INSIDER BLOG

The Silver - Vogel Partnership
Relationship: Husband & Wife (13 years)
In Duke-NUS/Singapore since January 2012  

  

DAVID SILVERSILKE VOGEL

Designation: Associate Professor, Program in Cardiovascular and Metabolic Disorders & Director, Graduate Studies
Nationality: 
American

Designation: Assistant Dean, Graduate Studies & Associate Professor, Office of Clinical Sciences
Nationality: American/German

The Insider (TI): Was it a joint decision move to Singapore?

David Silver (DS) & Silke Vogel (SV): Definitely.

DS: I was first approached as a potential recruit to the Duke-NUS Program in Cardiovascular and Metabolic Disorders (CVMD). By chance, the management also recognized Silke’s expertise in basic sciences and education as a good fit for the school.  

It turned out to be an excellent opportunity for both of us. The main attraction to move to Duke-NUS and Singapore was the forward-thinking commitment to biomedical research and the opportunity for us to contribute to the new and exciting research and education environment here. 

SV: I move to a different country every 20 years. When our family first visited Singapore in September 2011, I immediately recognized the uniqueness of Duke-NUS and the interesting challenge in building a first class graduate program. 

TI:  Both of you have cross-functional roles in the PhD program and research.  How did that arrangement come about?

DS: I serve as Director of Graduate Studies, but honestly Silke does all the heavy lifting in the PhD IBM (Integrated Biology and Medicine) program. I think I bring to this position my experience of many years of graduate school committee work that can be applied to improving our program. 

SV: When I first arrived at Duke-NUS, I was appointed course director for our core graduate course Molecules to Medicine. As the program grew, we recognized that a strong administrative and operational office was needed in the graduate school. This led to the formation of the Office of Graduate Studies, which I currently lead. 

TI: Is this the first time you worked professionally so closely together? 

DS: Not at all. In fact, it started with diaper changes with our elder son. Professionally, we worked together briefly on scientific projects at Columbia University when Silke was an Assistant Professor overseeing a research laboratory with a focus on obesity and insulin resistance. 

SV: It’s easy working together with David because we can usually reach a consensus when faced with challenges. David is not as serious or scary as he appears. 

TI: After work…

DS & SV: We help our sons with homework and that means-relearning trigonometry and ancient history. We also always find time to have fun with them.

David and Silke took their boys skiing and snowboarding in Furano, Japan.

TI: David, congratulations on the publication of the research papers on DHA Omega-3 Fatty Acid recently. Tell us about more about this project.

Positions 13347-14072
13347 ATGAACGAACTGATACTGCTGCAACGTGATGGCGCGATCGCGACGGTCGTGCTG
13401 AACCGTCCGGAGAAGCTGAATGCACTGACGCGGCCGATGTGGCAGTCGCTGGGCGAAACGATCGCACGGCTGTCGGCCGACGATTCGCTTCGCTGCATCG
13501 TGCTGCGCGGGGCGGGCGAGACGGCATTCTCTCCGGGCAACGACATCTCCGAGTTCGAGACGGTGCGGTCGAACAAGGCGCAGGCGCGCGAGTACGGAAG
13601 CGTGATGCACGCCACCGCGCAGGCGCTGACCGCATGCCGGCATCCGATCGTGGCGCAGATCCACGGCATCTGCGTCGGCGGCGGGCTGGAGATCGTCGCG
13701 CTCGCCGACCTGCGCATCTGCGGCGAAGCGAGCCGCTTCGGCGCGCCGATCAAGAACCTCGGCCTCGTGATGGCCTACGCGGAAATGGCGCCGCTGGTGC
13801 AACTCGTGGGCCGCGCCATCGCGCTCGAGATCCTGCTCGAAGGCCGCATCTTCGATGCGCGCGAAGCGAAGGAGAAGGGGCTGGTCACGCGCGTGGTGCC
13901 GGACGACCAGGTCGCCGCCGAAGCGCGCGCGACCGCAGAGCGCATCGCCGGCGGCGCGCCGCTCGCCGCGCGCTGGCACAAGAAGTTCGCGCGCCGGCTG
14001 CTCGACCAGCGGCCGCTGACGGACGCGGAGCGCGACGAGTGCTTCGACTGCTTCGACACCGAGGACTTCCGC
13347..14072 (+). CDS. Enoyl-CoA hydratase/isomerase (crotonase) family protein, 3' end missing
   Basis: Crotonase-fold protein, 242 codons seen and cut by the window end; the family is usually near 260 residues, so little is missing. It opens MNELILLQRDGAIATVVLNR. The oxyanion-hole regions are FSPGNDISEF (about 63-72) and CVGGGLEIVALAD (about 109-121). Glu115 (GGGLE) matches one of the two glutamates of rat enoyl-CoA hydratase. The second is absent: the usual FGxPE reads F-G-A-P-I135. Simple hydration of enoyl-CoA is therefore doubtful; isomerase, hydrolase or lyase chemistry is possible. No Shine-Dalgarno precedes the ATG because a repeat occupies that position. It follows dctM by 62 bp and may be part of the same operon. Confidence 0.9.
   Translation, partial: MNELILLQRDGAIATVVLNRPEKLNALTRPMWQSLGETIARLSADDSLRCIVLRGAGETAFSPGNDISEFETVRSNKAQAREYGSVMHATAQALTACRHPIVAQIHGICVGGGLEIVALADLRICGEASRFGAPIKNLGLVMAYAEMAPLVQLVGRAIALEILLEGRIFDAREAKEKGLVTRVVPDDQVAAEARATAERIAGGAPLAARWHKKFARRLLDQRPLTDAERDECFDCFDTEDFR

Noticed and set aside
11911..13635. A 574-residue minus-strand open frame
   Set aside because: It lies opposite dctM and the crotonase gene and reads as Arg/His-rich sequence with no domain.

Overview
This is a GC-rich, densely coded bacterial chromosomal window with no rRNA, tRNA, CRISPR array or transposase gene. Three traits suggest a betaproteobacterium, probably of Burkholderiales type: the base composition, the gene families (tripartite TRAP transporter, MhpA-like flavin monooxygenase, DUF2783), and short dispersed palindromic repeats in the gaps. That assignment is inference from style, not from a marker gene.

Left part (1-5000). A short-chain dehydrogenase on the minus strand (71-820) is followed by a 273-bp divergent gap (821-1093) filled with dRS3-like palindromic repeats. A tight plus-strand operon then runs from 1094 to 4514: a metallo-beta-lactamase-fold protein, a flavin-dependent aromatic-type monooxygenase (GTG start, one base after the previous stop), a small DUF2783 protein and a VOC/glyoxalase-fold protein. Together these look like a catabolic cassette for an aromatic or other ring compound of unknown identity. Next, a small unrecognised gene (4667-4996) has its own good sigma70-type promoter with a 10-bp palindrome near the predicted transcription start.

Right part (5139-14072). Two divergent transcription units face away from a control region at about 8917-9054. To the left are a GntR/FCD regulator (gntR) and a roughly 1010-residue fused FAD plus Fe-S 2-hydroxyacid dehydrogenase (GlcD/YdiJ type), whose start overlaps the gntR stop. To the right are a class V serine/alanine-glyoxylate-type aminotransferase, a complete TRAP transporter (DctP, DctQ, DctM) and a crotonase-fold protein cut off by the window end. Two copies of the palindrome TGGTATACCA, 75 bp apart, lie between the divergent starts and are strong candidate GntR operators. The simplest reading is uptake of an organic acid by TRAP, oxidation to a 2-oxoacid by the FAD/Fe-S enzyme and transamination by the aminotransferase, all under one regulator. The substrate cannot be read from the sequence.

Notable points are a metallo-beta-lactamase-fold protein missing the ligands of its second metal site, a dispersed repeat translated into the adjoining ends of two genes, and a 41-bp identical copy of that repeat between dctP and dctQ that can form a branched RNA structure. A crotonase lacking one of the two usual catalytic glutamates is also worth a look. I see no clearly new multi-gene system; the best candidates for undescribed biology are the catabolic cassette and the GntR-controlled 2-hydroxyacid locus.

DS: Prior to Duke-NUS, my lab has been working for many years on a transport protein called Mfsd2a. We were trying to identify the chemical it transported in the human body. 

We knew it was important because mice that lacked this protein had small brains. This suggested that whatever it transported was critical for brain growth. It was only after joining Duke-NUS that my lab made the breakthrough that Mfsd2a is the primary transporter of DHA to the brain. 

The success of this project was due to the outstanding individuals: namely lead author on the project Long Nguyen, and including colleagues like Asst Prof. Eyleen Goh and her lab at Duke-NUS and Assoc Prof. Markus Wenk and his group at NUS. Additionally, I believe that this discovery was made possible by the strong funding support I received from the National Medical Research Council and the overall first-rate research environment at Duke-NUS. 

Comrades-in-science: David heads the Lab of Mechanism of Lipid metabolism at Level 8, Duke-NUS.

TI: Silke, we heard that you are the co-director for the Centre of Regulatory Excellence. Tell us more.

SV: 
The Centre of Regulatory Excellence (CoRE) at Duke-NUS was recently launched and is headed by Executive Director John Lim. Our goal is to promote regulatory leadership and policy innovation in regulatory science in Singapore and the Asia Pacific region. It is very exciting as there is already a huge interest in our Centre from regulators and regulatory affairs in industry. The expectation is that we will be able to solve all existing problems. We are currently in the stage of assembling the CoRE team and mapping our programmes and goals. 

Silke and her Voice Annotated Presentation Management team (not in picture: Eugene Seah). They are located at Level 4, Duke-NUS. 

TI: Both of you have worked in other Universities in America.  How different or similar is the work and culture in Duke-NUS?

DS: Duke-NUS has a diverse community and is full of talented people. Our students come from a variety of backgrounds and by coming together to share their ideas and experiences, it creates a positive learning environment. 

TI: Any hidden talents? 


SV:  Unlike David who is a great cook, I can only cook three standard dishes. I am a pretty decent baker though and my German heritage is probably responsible for this. Whenever we had guests over for afternoon coffee (Kaffeeklatsch), for a company of six, my mother would prepare six different kinds of cakes. This set the standard!

TI: We are thankful for…

DS & SV: Having wonderful friends and colleagues in Singapore.